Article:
The PaperBeacon Bluetooth LE mat, which can call a waiter right from your table. Credit: Tim Hornyak
Soon, turning off the heat and lights before leaving your house could be as simple as turning a key in a Bluetooth-equipped lock.
This scenario may be possible with the latest Bluetooth wireless technology, which could start appearing in products next year. With the improvements, devices will be able to communicate directly over a longer range and at faster speeds than with current technology.
The range and speed of Bluetooth will continue to increase in coming years as the markets for home automation and IoT grow, said Mark Powell, executive director at standards-setting organization Bluetooth Special Interest Group (SIG).
The upcoming Bluetooth protocol -- which will be released in the second half this year -- will quadruple the wireless range and double the speed of the current technology. Bluetooth-SIG members involved usually develop chips in parallel, but it takes a few months until they start appearing in devices, Powell said.
Bluetooth devices now can connect within a range as large as a room, but the next protocol with ensure that all the devices inside a home can communicate. The next Bluetooth protocol will transfer speeds of up to 2Mbps (megabits per second), which is double that of the current speed.
Analysts have predicted up to 50 billion connected would ship by 2020. Around 3 billion devices with Bluetooth technology shipped last year, and Powell sees a big opportunity to grow in industrial and consumer devices.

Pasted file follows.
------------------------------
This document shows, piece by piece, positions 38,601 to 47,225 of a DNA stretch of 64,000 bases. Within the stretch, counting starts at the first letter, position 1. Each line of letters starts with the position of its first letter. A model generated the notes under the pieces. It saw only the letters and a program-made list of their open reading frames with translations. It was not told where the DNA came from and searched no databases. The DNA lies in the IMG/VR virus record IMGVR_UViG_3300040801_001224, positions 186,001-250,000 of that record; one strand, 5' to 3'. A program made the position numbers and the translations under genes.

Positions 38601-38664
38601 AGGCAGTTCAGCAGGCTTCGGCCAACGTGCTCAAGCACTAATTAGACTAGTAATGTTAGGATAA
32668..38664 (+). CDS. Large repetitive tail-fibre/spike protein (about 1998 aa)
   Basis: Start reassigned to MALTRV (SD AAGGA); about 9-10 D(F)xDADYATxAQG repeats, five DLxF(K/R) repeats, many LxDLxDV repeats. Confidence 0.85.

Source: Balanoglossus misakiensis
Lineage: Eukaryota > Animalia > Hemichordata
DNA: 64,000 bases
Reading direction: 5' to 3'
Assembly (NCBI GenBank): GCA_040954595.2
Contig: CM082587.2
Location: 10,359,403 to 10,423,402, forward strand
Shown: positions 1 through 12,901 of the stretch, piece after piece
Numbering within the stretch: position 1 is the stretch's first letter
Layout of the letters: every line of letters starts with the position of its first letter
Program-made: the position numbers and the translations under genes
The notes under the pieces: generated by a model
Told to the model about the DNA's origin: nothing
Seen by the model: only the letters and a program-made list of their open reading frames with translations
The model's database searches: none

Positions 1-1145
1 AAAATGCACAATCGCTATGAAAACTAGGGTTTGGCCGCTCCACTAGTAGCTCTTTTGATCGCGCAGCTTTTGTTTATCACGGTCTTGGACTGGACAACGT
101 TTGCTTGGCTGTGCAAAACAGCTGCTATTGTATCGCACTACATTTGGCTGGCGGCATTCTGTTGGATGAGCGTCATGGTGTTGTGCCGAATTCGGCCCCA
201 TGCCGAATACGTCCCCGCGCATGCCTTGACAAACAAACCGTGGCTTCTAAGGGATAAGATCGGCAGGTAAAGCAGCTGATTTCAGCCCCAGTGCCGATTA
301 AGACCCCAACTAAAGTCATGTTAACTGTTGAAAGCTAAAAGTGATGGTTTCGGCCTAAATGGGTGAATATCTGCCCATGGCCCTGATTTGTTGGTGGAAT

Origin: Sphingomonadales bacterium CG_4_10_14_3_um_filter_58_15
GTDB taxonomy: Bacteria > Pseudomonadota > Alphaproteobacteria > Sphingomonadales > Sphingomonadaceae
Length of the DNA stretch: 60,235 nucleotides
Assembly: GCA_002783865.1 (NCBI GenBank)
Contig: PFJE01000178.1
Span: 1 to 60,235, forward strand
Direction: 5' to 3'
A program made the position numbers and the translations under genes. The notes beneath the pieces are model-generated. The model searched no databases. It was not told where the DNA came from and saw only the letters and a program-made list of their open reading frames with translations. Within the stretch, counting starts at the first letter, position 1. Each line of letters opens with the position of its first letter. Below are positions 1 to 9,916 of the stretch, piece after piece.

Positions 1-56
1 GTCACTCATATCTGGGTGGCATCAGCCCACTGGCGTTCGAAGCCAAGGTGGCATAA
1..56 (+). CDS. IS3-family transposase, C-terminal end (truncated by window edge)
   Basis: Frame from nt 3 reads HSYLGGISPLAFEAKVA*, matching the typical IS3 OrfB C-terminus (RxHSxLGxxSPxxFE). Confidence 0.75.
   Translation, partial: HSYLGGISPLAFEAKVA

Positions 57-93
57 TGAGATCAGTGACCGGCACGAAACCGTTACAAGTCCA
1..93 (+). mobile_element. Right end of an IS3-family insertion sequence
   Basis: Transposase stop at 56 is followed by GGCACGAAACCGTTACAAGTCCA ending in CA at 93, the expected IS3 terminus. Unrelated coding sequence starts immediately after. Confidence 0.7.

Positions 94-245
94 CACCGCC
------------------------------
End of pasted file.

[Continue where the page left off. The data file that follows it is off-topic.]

In its early days Bluetooth was used in hands-free smartphones, allowing users to talk via wireless headsets. Now the technology is being used in smart meters, health care devices, drones, robots, medical devices and wearables. But Bluetooth is competing with other protocols like Zigbee and Google's Thread.
Faster speed and longer range is important in a mesh of connected devices, Powell said. Faster connectivity is also important for firmware delivery to devices, Powell said.
Connecting Bluetooth devices will also be a much easier, "out-of-box experience," Powell said, adding that it will not require user intervention. That will be especially necessary when hooking up appliances and devices in a home. In many cases Bluetooth devices currently need to be coupled manually.
It's possible to extend the range of data collected via Bluetooth through gateways, in which routers collect and transfer data over long distances. For example, the technology could be used to send health information from a wearable to a doctor far away. A regular router needs a Bluetooth interface, and the data is then routed to a specific recipient over wired networks. This technology is already available, but is being developed for wider network deployments.
Bluetooth SIG's members will drive further speed, range and usability improvements, Powell said. He couldn't provide a timeframe of when new Bluetooth technology beyond the upcoming protocol would be released.
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